About Me

My photo
Bethlehem, New Hampshire, United States
E-mail contact: | Facebook:

Text Above Search Box


10 August 2019

A Trek to the Cliffs on Eastern Slope of Mt. Clough


Many folks do a loop hike over Mt. Moosilauke using the Tunnel Brook Trail, Glencliff Trail and Benton Trail.  But on this particular day, my objective wasn't to do a loop hike.  Instead, my simple goal was to hike a portion of the Tunnel Brook Trail and do a short bushwhack up the eastern slope of Mt. Clough to what I call the "Cliffs of Clough".😃

(As most locals know, the pronunciation of Mt. Clough rhymes with words like "rough" or "enough".)

The Tunnel Brook Trail runs through the deep valley between Mt. Moosilauke and Mt. Clough.  As indicated in Steve Smith's book (Ponds & Lakes of the White Mountains), up until the 1920s there was an automobile route through this notch which served to connect the New Hampshire communities of Benton and Easton with the Glencliff/Warren area.  Considering all the ponds and bogs that are now present here, you'd expect that the road was closed due to flooding from beaver activity.  But apparently, landslides were the main reason that this roadway was closed and never reopened!  I would assume that these landslides originated from Mt. Clough, given the unstable nature of the landscape on its eastern slopes where the “Cliffs of Clough” are located.


And lastly, shown below is a map, and here’s the reason why I opted to including it in my posting.  Tunnel Brook Road (located on the WEST side of the brook) was permanently closed to vehicular traffic in 2011 due to extensive damage caused by Tropical Storm Irene.  As a result, hikers now must park at the junction of Tunnel Stream Road and Tunnel Brook Road and walk over 2 miles along the once-drivable road to access the northern terminus of the Tunnel Brook Trail.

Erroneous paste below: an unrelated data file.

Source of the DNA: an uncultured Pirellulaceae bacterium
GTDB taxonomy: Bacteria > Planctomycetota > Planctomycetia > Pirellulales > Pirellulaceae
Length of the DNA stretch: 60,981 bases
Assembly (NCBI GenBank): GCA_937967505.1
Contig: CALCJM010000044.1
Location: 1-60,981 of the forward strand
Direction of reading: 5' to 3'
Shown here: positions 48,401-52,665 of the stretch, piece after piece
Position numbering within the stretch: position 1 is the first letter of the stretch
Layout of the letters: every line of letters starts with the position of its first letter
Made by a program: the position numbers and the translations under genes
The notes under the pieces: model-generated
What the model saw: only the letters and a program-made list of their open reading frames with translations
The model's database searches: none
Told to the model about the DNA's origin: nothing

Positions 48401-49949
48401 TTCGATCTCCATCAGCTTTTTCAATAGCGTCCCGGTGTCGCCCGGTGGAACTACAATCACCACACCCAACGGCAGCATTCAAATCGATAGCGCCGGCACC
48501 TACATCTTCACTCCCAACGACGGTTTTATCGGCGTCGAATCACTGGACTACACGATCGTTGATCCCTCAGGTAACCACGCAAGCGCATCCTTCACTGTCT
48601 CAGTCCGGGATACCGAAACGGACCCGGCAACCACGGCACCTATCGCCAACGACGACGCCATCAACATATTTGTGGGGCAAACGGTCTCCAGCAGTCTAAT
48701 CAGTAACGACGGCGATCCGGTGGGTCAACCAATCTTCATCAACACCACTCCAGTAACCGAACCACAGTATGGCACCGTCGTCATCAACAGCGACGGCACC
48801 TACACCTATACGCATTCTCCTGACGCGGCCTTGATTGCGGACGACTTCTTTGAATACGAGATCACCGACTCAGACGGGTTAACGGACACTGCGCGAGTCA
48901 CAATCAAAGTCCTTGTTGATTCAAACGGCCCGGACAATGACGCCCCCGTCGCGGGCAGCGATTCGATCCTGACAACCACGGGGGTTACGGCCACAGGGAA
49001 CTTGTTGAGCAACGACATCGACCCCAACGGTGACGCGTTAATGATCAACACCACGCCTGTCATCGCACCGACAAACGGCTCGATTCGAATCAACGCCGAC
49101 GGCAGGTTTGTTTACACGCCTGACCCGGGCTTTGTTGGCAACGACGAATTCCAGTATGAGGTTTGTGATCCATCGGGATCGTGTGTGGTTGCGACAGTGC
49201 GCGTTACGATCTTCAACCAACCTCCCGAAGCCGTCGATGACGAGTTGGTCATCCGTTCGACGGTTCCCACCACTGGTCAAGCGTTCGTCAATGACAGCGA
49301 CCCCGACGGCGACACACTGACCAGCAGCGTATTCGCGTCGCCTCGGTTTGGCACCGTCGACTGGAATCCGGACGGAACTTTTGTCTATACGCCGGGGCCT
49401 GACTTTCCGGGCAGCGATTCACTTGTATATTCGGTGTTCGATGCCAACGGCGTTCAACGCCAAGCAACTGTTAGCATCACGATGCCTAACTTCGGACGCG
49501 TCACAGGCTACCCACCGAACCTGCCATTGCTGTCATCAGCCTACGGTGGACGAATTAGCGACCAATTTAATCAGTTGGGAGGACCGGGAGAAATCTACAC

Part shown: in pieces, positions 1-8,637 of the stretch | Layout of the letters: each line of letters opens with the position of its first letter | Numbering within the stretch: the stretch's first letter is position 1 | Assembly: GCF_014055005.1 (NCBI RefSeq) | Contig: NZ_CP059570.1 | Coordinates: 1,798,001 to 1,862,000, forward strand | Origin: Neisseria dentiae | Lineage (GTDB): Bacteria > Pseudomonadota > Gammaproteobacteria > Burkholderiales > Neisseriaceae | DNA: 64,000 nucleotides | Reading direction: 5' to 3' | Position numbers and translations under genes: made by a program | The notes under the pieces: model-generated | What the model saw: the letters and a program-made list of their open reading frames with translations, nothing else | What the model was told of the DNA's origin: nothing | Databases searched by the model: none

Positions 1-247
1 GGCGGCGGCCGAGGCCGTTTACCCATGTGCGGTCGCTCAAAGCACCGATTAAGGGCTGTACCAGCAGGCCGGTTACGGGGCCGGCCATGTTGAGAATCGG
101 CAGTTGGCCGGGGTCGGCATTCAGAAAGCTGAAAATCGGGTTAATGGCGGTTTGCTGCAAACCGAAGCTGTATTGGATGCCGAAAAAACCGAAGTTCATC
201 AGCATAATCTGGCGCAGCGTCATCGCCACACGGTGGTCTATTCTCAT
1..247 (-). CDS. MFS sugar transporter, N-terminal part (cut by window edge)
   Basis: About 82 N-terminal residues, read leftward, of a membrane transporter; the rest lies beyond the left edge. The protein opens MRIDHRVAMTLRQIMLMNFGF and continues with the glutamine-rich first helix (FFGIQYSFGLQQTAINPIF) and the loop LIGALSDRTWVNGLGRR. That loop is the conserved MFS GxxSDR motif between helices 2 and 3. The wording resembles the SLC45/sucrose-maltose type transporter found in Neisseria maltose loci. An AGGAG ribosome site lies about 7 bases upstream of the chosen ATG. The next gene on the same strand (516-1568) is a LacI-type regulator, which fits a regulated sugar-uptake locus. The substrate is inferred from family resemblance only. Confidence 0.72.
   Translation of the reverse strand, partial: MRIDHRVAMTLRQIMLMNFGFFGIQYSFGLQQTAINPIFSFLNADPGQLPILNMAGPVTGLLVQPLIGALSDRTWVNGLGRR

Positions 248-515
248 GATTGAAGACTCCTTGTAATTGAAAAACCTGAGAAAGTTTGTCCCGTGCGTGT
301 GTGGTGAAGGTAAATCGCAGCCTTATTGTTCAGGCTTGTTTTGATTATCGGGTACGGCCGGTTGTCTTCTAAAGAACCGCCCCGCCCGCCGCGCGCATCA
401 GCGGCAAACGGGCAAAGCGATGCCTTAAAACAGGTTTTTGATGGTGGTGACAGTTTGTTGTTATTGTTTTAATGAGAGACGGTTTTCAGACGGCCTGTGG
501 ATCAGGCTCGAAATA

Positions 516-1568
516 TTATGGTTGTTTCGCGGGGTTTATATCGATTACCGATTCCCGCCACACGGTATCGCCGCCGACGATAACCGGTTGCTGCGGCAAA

So, considering the above, imagine my surprise when I encountered a guy in a pickup truck upon my arrival at the Tunnel Brook Trailhead!  As it turns out, the guy is a logging company employee who had driven in on a logging road.  He informed me that two previously-unconnected segments of logging roads that run parallel to Tunnel Brook Road (on the EAST side of the brook) are now connected.  Currently, this road has a locked gate at both ends.  But I wonder if someday, once logging operations are complete, this road MIGHT be made available to the public?  It would surely be nice to once again be able to drive to the Tunnel Brook Trailhead.😃


One Day in America said...

Interesting post, John. I'm surprised that the road wasn't fixed after Hurricane Irene. But in a way, it's nice that the land was given a "break" for 8 years!
The cliffs of Clough look very unstable. Did you hike over them? I could see another ACL tear waiting to happen.
The wild blueberries were an added bonus to this hike! They look great.

I just returned from a trip to Crater Lake National Park and next week I'm headed back to PA. Hopefully I'll get another post published sometime in the next month!

1HappyHiker said...

Hi Rita,

By the time Hurricane Irene reached New Hampshire, it had been downgraded to a tropical storm. HOWEVER, even at that, it managed to do a lot of damage. In fact, the damage to Tunnel Brook Road was so severe that it is anticipated that it will never be reopened to vehicular traffic. At high water, the northern end of the road is now basically a part of Tunnel Brook.

Regarding your question as to whether I hiked over the “Cliffs of Clough”, no I did not. The cliffs were my only destination for that particular day.